Following a line from Epsilon to Alphard took us to the Hydra Cluster last time. From there, continue on to the ESE about another 12 degrees, and this line will lead you to the spiral galaxy NGC 3621, about 22 million light years distant. This is one of those bright galaxies at a kind of intermediate distance that makes it very important in the distance ladder. It is close enough for us to make out some of the brightest stars, and by comparing those with the brightest stars in our own galaxy, we can work out the distance.
At the same time, when supernova explosions go off in galaxies like this, knowing the distance helps us work out the intrinsic luminosity of these supernovae. That way, when supernovae go off and far more distant galaxies, we will know how far away they are. Further along the tail of the snake, about 25 degrees Southwest of the bright star Spica (which, if you remember, can be found by following the arc of the Big Dipper's handle through Arcturus), is the globular cluster known as Messier 68 (or NGC 4590).
Over 100,000 stars crowd this cluster's densely packed core, including a number of variable stars (which are useful for establishing a distance to the cluster). The cluster is about 100 light years in diameter and likely formed at about the same time as the Milky Way. It's elliptical orbit about the galactic center is currently bringing it back in toward the galaxy, and it is currently about 30 degrees above the galactic center in galactic coordinates. That means if we are looking at the Milky Way edge on and flat with respect to the horizon, this cluster would be about 30 degrees above the direction of the galactic center.
About nine degrees ENE from here or 12 degrees due South from Spica is the star Gamma Hydrae, also known as Dhanab al Shuja, the tail of the serpent, a yellow giant star about 130 light years away. About three degrees due East of Dhanab al Shuja, you can find the interesting variable star known as R Hydrae. This red supergiant is known as a Mira-type variable, oscillating with a period of just over a year, during which time its intrinsic luminosity changes by a factor of nearly 500, from an easily visible 3rd magnitude star into a faint 10th magnitude star.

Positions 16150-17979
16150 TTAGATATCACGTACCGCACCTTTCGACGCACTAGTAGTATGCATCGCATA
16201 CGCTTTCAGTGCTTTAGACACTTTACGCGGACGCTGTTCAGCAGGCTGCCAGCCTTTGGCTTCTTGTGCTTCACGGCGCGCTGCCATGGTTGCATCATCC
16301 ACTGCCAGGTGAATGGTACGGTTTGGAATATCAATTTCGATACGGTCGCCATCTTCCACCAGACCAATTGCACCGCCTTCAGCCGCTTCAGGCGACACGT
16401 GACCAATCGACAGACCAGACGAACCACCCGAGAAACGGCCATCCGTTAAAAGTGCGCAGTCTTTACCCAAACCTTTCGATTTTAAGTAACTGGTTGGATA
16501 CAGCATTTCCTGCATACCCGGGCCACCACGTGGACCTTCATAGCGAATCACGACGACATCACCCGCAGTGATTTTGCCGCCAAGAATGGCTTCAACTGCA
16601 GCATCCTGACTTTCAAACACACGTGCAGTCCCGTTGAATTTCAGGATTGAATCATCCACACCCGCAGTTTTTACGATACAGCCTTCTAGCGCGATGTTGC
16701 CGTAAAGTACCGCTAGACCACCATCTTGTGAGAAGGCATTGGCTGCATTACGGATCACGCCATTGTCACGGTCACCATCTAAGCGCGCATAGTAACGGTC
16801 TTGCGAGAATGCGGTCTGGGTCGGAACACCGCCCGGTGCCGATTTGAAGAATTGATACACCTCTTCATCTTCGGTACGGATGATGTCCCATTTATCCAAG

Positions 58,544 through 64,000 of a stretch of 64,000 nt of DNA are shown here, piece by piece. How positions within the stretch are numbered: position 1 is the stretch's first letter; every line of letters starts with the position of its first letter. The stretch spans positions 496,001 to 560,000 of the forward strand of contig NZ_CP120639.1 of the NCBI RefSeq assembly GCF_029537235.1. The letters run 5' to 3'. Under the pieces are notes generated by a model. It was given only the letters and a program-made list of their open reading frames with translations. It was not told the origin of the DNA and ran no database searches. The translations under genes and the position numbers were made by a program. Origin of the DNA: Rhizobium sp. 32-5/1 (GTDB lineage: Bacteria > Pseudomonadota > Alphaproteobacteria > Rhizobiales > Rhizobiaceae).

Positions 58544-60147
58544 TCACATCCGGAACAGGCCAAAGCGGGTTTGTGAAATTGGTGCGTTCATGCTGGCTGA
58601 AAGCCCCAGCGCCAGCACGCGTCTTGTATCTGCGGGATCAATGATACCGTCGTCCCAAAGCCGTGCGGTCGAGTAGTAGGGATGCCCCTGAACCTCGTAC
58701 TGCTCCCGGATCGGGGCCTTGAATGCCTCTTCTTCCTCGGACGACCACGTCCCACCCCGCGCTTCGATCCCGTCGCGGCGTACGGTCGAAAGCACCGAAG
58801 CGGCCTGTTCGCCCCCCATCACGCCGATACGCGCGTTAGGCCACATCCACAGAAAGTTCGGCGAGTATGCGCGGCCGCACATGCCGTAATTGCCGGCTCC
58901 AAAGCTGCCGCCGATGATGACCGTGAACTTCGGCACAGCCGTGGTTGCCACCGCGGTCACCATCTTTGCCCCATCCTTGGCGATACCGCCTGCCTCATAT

Burnham notes that the oscillating period of this star has shortened dramatically in the past 200 years, from about 500 days to 389 days, probably indicating a major change ongoing in the star's internal structure. The star is about 300 light years from Earth, and as it moves through the interstellar medium, the strong stellar wind from this star is blowing off a thick cloud of gas and dust. The outflow from the star forms a bow shock wave out in front of the star, imaged here by the Spitzer Space Telescope.
About six degrees South and maybe one degree East from R Hydrae is the Southern Pinwheel, a very nice symmetric face-on spiral galaxy also known as Messier 83. the southernmost galaxy in the Messier Catalog. Seen here in X-rays, this galaxy is very active with star formation, a process that tends to result in lots of high energy, short wavelength emitted light. This galaxy is about 15 million light years away and is one of the brightest and closest spiral galaxies to us, though still about seven times further than the great spiral in Andromeda.
The final object I want to talk about is a tough one to find, the globular cluster NGC 5694, located about 25 degrees directly Southeast from Spica (in the constellation Virgo). At 10th magnitude, this cluster is tough to pick out. It is about three times further away than the other globular we looked at earlier, M 68, at a distance of about 110,000 light years. In fact, it is so far away and moving so quickly that most Astronomers doubt it is even bound to the Milky Way galaxy at all. According to Burnham, it is moving at about 270 km/sec with respect to the galactic center, and at that distance, the escape velocity (even including the dark matter) for our galaxy is less than 200.
Has this cluster been a part of our galaxy the whole time and only recently ejected by a close encounter with a passing dwarf galaxy, such as the Canis Major dwarf that is being devoured by our galactic disk or one of the Magellanic Clouds? Or is this cluster truly an intergalactic wanderer, just passing through? Only detailed studies of the cluster's composition will tell us for sure, and this cluster is so remote, it will be a difficult task.Posted by Observer at April 19, 2008 08:31 PM